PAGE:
« VorigeDoorgaan »
I had no mind
With his own sword,
I fear 'twill be revenged; 'Would, Polydore, thou had'st not done't! though
valor Becomes thee well enough. Arv.
Would I had done't, So the revenge alone pursued me !—Polydore, I love thee brotherly ; but envy much, Thou hast robbed me of this deed. I would revenges, That possible strength might meet, would seek us
Bel. Well, 'tis done ;-
Poor sick Fidele!
O thou goddess,
1 « Fidele's sickness made my walk forth from the cave tedious.”
2 Such pursuit of vengeance as fell within any possibility of opposition.”
3 « To restore Fidele to the bloom of health, to recall the color into his cheeks, I would let out the blood of a whole parish, or any number of such fellows as Cloten." A parish is a common phrase for a great number.
Thou divine Nature, how thyself thou blazon'st
Where's my brother? I have sent Cloten's clotpoll down the stream, In embassy to his mother; his body's hostage For his return.
[Solemn music. Bel.
My ingenious instrument !
Gui. Is he at home?
He went hence even now. Gui. What does he mean? Since death of my
Re-enter Arviragus, bearing IMOGEN, as dead, in his
Look, here he comes, And brings the dire occasion in his arms, Of what we blame him for!
| Toys are trifles.
The bird is dead, That we have made so much on. I had rather Have skipped from sixteen years
age to sixty,
O sweetest, fairest lily!
1 Might easiliest harbor in ?-Thou blessed thing! Jove knows what man thou might'st have made ?
but 1, Thou diedst, a most rare boy, of melancholy !How found
Stark, as you see. Thus smiling, as some fly had tickled slumber, Not as death's dart, being laughed at; his right cheek Reposing on a cushion. Gui.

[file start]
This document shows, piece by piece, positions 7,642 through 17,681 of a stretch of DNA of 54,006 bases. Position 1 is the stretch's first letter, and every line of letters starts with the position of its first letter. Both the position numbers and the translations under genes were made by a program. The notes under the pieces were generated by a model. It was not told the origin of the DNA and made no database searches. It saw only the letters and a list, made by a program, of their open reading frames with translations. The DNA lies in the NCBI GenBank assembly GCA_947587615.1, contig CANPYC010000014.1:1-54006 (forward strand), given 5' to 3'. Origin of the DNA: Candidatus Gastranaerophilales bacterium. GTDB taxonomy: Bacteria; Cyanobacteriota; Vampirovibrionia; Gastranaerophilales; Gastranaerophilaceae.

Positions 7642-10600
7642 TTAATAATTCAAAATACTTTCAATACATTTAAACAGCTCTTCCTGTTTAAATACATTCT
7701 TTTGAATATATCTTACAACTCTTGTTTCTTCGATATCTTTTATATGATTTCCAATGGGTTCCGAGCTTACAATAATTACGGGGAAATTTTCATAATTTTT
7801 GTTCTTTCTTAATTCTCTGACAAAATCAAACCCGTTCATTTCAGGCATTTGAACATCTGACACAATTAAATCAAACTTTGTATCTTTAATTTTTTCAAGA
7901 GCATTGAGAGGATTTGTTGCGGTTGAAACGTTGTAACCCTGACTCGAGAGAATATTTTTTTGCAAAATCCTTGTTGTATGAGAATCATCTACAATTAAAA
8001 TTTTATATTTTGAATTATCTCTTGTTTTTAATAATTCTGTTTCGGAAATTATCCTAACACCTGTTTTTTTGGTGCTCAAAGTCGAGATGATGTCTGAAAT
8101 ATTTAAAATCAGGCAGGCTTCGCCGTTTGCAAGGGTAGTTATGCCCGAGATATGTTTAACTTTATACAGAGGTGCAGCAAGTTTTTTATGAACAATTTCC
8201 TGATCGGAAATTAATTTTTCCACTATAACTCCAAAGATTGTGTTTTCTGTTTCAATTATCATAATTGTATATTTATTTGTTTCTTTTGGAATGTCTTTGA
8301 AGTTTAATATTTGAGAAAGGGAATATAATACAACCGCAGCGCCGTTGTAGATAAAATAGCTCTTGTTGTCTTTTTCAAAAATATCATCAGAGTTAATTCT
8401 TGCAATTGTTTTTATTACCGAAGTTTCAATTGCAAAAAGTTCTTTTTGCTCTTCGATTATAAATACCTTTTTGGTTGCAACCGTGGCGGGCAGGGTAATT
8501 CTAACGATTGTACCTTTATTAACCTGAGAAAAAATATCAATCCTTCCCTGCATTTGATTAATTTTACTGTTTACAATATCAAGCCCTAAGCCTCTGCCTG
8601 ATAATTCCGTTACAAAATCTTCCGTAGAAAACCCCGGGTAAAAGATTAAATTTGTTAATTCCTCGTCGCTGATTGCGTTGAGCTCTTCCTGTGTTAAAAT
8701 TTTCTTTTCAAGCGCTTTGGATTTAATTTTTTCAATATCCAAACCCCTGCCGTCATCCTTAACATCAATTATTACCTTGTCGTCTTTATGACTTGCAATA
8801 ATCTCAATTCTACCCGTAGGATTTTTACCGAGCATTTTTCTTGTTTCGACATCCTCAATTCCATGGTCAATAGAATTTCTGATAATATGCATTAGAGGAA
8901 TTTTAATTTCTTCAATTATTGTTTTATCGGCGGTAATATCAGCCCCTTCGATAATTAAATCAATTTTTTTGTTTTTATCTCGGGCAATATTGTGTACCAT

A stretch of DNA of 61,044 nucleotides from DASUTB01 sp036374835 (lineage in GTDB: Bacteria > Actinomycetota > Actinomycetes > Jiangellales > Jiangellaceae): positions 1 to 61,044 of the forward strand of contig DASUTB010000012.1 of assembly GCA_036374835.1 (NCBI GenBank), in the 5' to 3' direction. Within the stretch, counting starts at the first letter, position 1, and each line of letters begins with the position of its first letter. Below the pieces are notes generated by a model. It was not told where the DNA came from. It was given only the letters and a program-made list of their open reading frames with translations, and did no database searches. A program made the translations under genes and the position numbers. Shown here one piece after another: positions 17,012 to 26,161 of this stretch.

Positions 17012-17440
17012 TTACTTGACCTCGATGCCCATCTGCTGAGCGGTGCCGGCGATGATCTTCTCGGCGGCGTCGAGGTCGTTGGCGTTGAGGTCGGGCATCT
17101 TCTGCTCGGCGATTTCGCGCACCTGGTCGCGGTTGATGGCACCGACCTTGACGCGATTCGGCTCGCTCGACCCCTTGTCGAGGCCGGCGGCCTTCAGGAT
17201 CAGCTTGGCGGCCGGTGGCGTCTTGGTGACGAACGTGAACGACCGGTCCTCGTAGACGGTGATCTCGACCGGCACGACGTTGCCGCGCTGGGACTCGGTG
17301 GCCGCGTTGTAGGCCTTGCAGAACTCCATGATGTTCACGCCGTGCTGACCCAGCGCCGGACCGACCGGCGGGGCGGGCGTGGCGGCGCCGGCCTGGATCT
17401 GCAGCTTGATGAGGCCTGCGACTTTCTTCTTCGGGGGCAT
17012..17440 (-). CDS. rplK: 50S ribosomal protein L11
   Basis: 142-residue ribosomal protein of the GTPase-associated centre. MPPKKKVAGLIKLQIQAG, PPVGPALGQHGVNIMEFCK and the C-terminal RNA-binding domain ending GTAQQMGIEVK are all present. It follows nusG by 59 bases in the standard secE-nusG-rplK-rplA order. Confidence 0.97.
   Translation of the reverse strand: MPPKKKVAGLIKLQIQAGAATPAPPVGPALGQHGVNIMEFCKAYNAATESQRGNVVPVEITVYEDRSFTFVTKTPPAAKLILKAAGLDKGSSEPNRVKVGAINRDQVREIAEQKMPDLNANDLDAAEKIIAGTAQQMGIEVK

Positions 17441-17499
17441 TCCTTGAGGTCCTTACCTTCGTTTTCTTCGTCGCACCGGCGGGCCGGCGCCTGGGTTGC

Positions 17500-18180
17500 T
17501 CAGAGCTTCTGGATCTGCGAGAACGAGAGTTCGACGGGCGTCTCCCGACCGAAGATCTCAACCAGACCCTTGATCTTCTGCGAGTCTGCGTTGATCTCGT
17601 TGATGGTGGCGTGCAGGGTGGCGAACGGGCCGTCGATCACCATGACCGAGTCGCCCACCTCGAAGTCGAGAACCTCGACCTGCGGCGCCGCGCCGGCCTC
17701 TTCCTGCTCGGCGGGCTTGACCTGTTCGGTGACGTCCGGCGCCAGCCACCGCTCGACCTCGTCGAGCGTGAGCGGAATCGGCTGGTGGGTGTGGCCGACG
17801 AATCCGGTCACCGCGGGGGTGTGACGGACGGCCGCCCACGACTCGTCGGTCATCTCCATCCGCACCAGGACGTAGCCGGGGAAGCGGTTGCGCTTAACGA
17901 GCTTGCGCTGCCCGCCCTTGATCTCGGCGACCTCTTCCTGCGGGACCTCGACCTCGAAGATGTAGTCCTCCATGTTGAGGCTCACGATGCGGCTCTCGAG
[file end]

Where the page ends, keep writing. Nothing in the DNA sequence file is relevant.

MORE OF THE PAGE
Why, he but sleeps.
With fairest flowers, Whilst summer lasts, and I live here, Fidele,
1 A crare was a small vessel of burden, sometimes spelled craer, crayer, and even craye. The old copy reads, erroneously, “ — thy sluggish care.” Th emendation was suggested by Sympson in a note on The Captain of Beaumont and Fletcher.
2 We should most probably read, but ah!” Ay is always printed ah! in the first folio, and other books of the time. Hence, perhaps, I, which was used for the affirmative particle ay, crept into the text.
3 Stark means entirely cold and stiff.
4 “ Clouted brogues” are coarse wooden shoes, strengthened with clout or hob-nails. In some parts of England thin plates of iron, called clouts, are fixed to the shoes of rustics.
I'll sweeten thy sad grave. Thou shalt not lack
Pr’ythee, have done;
Say, where shall's lay him ? Gui. By good Euriphile, our mother.
We'll speak it then. Bel. Great griefs, I see, medicine the less ;3 for
Cloten Is quite forgot. He was a queen's son, boys ; And, though he came our enemy, remember, He was paid * for that. Though mean and mighty,
i The ruddock is the redbreast.
2 To winter-ground appears to mean to dress or decorate thy corse with “ furred moss," for a winter covering. 3 So in King Lear:
Where the greater malady is fixed,
The lesser is scarce felt." 4 i. e. punished.
Together, have one dust; yet reverence
Pray you, fetch him hither.
If you'll go fetch him, We'll say our song the whilst.—Brother, begin.
Exit BELARIUS. Gui. Nay, Cadwal, we must lay his head to the
east; My father hath a reason for't. Arv.
'Tis true. Gui. Come on, then, and remove him. Arv.
Gui. Fear no more the heat o'the sun,
Nor the furious winter's rages;
Arv. Fear no more the frown o' the great ;
Thou art past the tyrant's stroke ;
To thee the reed is as the oak.
Gui. Fear no more the lightning-flash.
1 The Poet's sentiment seems to have been this :-All human excellence is equally subject to the stroke of death: neither the power of kings, nor the science of scholars, nor the art of those whose immediate study is the prolongation of life, can protect them from the final destiny of man.